Getting the most connectivity per conservation dollar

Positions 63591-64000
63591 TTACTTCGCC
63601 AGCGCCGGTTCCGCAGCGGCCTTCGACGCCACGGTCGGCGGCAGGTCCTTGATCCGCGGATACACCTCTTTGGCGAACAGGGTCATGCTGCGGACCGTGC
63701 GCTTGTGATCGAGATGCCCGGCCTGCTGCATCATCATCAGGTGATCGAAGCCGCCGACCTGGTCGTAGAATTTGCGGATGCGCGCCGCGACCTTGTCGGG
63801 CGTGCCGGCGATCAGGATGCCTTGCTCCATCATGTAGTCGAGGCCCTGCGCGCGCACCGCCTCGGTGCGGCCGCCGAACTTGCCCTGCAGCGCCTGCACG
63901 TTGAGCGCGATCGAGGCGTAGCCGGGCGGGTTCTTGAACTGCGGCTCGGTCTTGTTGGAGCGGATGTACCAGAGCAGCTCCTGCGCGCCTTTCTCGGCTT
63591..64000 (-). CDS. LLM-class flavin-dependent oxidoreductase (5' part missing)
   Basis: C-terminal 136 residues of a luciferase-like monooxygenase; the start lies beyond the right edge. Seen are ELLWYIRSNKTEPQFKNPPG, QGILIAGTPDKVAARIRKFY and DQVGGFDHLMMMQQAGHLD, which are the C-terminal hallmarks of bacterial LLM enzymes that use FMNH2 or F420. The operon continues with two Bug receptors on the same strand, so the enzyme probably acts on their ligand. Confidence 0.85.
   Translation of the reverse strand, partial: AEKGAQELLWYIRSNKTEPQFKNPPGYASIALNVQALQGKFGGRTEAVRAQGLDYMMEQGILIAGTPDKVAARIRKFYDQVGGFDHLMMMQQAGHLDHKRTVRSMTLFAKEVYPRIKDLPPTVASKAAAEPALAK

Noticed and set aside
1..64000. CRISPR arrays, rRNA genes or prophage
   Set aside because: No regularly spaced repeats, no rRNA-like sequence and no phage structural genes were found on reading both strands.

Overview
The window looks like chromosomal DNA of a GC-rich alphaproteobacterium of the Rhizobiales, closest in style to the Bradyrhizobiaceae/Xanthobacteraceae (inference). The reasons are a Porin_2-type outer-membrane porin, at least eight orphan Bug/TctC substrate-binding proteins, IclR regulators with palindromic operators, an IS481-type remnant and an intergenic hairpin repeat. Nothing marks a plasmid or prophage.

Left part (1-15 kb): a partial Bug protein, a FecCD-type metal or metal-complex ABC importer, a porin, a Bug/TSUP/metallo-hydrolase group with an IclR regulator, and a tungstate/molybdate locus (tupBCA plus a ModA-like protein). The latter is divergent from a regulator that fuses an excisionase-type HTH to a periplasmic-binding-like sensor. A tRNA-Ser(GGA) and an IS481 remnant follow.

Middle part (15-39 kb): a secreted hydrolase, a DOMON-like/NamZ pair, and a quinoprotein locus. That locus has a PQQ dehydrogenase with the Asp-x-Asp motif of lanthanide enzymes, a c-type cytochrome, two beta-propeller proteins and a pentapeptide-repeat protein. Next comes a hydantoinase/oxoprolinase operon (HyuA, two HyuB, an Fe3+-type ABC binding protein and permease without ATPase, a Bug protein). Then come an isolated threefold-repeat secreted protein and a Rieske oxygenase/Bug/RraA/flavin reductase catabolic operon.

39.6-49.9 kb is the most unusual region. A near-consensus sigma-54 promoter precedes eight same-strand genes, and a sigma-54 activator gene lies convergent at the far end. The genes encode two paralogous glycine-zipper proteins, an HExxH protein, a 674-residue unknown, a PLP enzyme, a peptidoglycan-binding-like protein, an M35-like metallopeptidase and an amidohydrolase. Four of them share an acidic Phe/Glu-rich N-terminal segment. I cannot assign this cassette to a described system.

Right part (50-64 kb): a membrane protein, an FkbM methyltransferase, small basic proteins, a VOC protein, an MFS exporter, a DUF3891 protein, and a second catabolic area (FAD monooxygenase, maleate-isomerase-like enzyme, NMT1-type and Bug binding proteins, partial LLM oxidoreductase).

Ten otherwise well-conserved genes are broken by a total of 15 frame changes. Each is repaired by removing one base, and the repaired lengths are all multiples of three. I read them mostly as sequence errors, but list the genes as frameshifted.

The importance of connectivity for species conservation has resulted in myriad attempts to identify corridors linking habitat patches and conservation areas. However, making smart decisions for restoring connectivity requires information beyond simple maps of corridors. Here, we combine land-parcel cost estimates with a new analytical approach that pinpoints where barrier removal can best improve connectivity to develop a return-on-investment framework for connectivity restoration. An iterative series of barrier analyses followed by simulated restorations allowed us to incorporate cumulative effects of previous restoration decisions, which can alter the potential value of future restorations. To demonstrate our approach, we identify specific sites that, if restored, would most increase habitat connectivity for the Washington ground squirrel (Urocitellus washingtoni). The analysis was performed in two ways: first without consideration of economic costs and then again, explicitly incorporating the costs of land purchase and restoration. We found that accounting for land costs could reduce overall restoration costs by 55% and increase the area of land restored by 30%. These methods can be tailored to meet different connectivity objectives and can complement reserve design selection methods that prioritize conservation of contiguous natural areas.